Possible spoilers ahead!
“Night School,” tells the story of High school dropout Teddy Walker (Kevin Hart) who has so far gotten through life lying and selling others a fictionalized version of himself. Teddy has convinced his fiancé Lisa (Megalyn Echikunwoke) that he’s as successful as she is. But after he accidentally blows up his workplace, Teddy needs a new job fast so he can keep up the facade. But Teddy quickly finds out his employment options are limited because he never graduated high school.
One of Teddy’s best friends promises him a job at his company, but the deal is off until Teddy can go back to school and gets his GED. Teddy isn’t too keen on the idea, but in the meantime, Teddy needs to earn some money and ends up takes a job at a fast food fried chicken joint located next to a strip club. About to hit rock bottom, Teddy has no choice but to sign up for night school classes.
The night school program is run by Carrie (Tiffany Haddish), a tough teacher who pushes her students to be their best. Over the course of the semester, Teddy’s fellow classmates attempt to prepare for the GED exam, while Teddy looks for any shortcut he can find. But Carrie won’t let anyone in her class take the easy way out, and Teddy soon discovers he needs to confront harsh truths about himself in order to get anywhere in life.
Kevin Hart is one of those comedians who I sometimes like and sometimes can’t stand. I thought he was great in “Jumanji: Welcome to the Jungle,” but I didn’t care for him in the “Ride Along” movies. That’s basically why I skipped “Night School” during its theatrical run, and when an early scene has Hart using certain hairs to get out of paying a dinner tab, I thought “Oh no, this movie is going to be a disaster. But once the character of Teddy goes to school something funny happened, and “Night School” found its groove.
While I don’t think “Night School” is Kevin Hart’s best work, I will say Teddy was one of his more likable characters. As we learn over the course of the movie, he’s not as lazy as you’d think, there’s a good reason why he washed out of high school as a teen. And the reasons for making his fiancée think he’s more successful is because he doesn’t want to take advantage of her money. Quite frankly, that was refreshing to see in a movie.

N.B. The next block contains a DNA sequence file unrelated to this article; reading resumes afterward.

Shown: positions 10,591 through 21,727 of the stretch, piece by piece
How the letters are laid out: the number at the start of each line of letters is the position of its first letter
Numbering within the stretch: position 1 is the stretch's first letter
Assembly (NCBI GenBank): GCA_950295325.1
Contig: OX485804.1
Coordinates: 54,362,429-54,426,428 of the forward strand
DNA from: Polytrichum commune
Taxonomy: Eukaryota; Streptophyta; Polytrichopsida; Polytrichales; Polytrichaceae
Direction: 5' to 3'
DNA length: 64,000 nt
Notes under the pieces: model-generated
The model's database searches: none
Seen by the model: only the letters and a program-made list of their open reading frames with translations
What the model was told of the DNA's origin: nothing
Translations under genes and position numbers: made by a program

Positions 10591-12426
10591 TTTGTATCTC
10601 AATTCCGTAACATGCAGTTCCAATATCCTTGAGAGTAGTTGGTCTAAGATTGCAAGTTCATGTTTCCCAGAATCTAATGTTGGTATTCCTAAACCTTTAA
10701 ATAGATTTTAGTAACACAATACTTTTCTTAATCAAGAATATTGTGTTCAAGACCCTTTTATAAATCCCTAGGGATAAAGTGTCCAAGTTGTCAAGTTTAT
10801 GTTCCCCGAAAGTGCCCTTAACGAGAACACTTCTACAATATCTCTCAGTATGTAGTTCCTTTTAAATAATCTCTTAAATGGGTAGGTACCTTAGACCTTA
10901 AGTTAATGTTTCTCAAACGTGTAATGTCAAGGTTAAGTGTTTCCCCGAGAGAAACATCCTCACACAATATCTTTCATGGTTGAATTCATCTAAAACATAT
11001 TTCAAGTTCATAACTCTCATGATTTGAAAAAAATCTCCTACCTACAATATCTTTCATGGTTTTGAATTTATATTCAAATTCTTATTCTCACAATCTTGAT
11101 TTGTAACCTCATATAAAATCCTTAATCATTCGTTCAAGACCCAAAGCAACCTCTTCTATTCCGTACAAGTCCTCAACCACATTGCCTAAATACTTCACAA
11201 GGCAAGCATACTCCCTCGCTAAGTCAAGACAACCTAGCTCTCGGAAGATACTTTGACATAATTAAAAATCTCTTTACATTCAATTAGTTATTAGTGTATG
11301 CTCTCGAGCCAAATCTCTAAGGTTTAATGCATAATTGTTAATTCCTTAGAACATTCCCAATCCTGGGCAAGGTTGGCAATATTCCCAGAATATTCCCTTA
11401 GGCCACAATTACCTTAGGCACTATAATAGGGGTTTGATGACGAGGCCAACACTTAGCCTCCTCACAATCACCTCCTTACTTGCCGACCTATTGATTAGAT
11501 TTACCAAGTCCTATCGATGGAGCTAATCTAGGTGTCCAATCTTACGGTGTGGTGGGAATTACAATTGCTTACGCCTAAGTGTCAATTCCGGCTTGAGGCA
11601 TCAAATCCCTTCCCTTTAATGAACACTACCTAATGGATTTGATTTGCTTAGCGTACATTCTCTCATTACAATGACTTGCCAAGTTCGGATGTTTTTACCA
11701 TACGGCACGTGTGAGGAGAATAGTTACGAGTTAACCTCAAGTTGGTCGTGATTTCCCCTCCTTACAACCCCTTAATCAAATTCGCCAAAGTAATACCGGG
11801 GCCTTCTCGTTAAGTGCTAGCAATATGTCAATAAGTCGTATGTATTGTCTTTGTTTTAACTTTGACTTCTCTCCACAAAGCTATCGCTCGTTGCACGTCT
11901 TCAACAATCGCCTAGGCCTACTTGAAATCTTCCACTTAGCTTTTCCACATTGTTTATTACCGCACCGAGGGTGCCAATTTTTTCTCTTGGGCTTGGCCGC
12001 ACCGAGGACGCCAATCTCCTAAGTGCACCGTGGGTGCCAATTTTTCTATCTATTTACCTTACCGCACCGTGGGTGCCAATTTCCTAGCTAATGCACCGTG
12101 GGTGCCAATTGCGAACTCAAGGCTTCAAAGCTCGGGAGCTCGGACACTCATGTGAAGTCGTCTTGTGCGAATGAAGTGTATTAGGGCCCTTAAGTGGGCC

Meanwhile, Tiffany Haddish makes for a convincing enough straight-woman to Teddy’s antics. Based on the “Night School” trailers, I thought she was going to be the villain of the film, but I was happy to see play a teacher who really is trying to help her students. I’m not sure this is her best work either, but It showed me he as more range than I previously thought.
For me, the highlight of the movie was Teddy’s classmates, who just made the entire thing better. The supporting cast gets very little character development. but you know enough about each member of the group that it didn’t bother me too much. Out of the classmates, the standout was Mary Lynn Rajskub as a stressed and repressed mother. I thought she had some of the funnier lines in the movie. especially when she mentioned her kids. I also liked how everyone in class became her buddy.
Also worthy of praise is Fat Joe as Bobby. He’s an inmate at a local prison who is also trying to get his GED. Since he’s in prison, Bobby has to take the class via the internet, which leads to one funniest fight scenes you’ve seen in a while. Later in the film, Bobby has a couple of more funny scenes, one with Teddy’s fiancee and one where he “babysits” Mary Lunn Rajskub’s kids.
In the end, I thought the cast in “Night School” was solid for the most part, with a couple of standouts in the supporting parts. However, I do think the script could have used a polish here and there. There really is no reason why this kind of movie needs to be almost two hours long. But, the fact remains that “Night School” isn’t a perfect comedy, but it did make me laugh more than I was expecting.
“Night School” score: C